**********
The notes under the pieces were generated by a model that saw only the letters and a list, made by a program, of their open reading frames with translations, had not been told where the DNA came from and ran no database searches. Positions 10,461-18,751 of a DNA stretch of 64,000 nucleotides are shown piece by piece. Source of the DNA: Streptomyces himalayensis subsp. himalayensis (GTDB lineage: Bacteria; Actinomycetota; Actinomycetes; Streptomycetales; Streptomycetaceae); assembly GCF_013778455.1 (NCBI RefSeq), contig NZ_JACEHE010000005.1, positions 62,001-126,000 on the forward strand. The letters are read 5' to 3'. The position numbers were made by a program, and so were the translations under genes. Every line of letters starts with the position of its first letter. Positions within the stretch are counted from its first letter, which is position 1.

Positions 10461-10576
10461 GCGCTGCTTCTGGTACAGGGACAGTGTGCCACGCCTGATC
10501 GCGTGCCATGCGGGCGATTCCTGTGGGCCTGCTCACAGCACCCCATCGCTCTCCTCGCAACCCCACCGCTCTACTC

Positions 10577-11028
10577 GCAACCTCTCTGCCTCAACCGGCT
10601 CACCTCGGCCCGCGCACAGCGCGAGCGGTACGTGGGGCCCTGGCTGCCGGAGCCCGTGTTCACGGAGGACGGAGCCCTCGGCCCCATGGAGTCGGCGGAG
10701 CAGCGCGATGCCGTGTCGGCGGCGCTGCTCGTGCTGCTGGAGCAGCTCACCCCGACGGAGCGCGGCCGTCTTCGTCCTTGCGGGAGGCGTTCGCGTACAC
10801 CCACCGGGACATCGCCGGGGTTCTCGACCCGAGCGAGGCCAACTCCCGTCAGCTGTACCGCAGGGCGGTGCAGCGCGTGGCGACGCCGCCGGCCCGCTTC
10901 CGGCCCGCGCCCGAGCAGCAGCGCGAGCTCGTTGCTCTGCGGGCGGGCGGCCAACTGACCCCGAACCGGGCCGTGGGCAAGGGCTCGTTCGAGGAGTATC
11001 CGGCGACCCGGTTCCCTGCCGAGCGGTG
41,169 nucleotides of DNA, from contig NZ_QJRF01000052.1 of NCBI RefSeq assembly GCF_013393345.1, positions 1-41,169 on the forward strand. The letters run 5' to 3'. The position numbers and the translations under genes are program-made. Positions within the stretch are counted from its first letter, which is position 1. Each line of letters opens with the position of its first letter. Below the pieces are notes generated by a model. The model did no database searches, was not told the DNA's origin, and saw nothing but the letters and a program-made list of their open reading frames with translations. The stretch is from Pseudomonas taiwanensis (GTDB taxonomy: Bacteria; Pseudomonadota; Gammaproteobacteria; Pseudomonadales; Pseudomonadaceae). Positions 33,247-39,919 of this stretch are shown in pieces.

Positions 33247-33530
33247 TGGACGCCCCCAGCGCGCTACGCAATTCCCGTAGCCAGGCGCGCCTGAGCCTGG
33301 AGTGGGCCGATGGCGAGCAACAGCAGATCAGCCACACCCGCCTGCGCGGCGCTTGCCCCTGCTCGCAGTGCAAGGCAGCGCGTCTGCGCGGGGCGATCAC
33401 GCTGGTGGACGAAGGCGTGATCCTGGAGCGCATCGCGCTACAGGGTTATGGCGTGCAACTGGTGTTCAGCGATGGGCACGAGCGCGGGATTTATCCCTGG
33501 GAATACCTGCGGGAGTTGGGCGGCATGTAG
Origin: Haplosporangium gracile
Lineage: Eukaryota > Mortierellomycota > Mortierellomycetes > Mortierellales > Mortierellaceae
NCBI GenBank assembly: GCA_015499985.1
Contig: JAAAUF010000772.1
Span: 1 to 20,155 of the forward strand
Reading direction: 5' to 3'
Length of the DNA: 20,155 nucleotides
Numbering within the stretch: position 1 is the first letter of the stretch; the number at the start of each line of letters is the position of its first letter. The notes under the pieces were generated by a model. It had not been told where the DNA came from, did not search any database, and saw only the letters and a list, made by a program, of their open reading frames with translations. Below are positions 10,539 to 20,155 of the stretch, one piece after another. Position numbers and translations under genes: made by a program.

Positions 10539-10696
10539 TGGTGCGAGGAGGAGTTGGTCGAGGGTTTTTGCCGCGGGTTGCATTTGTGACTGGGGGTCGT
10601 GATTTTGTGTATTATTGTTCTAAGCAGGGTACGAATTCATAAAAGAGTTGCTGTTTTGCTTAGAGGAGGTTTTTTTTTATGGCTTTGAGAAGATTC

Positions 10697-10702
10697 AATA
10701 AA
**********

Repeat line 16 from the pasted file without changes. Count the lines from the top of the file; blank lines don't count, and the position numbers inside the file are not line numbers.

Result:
33401 GCTGGTGGACGAAGGCGTGATCCTGGAGCGCATCGCGCTACAGGGTTATGGCGTGCAACTGGTGTTCAGCGATGGGCACGAGCGCGGGATTTATCCCTGG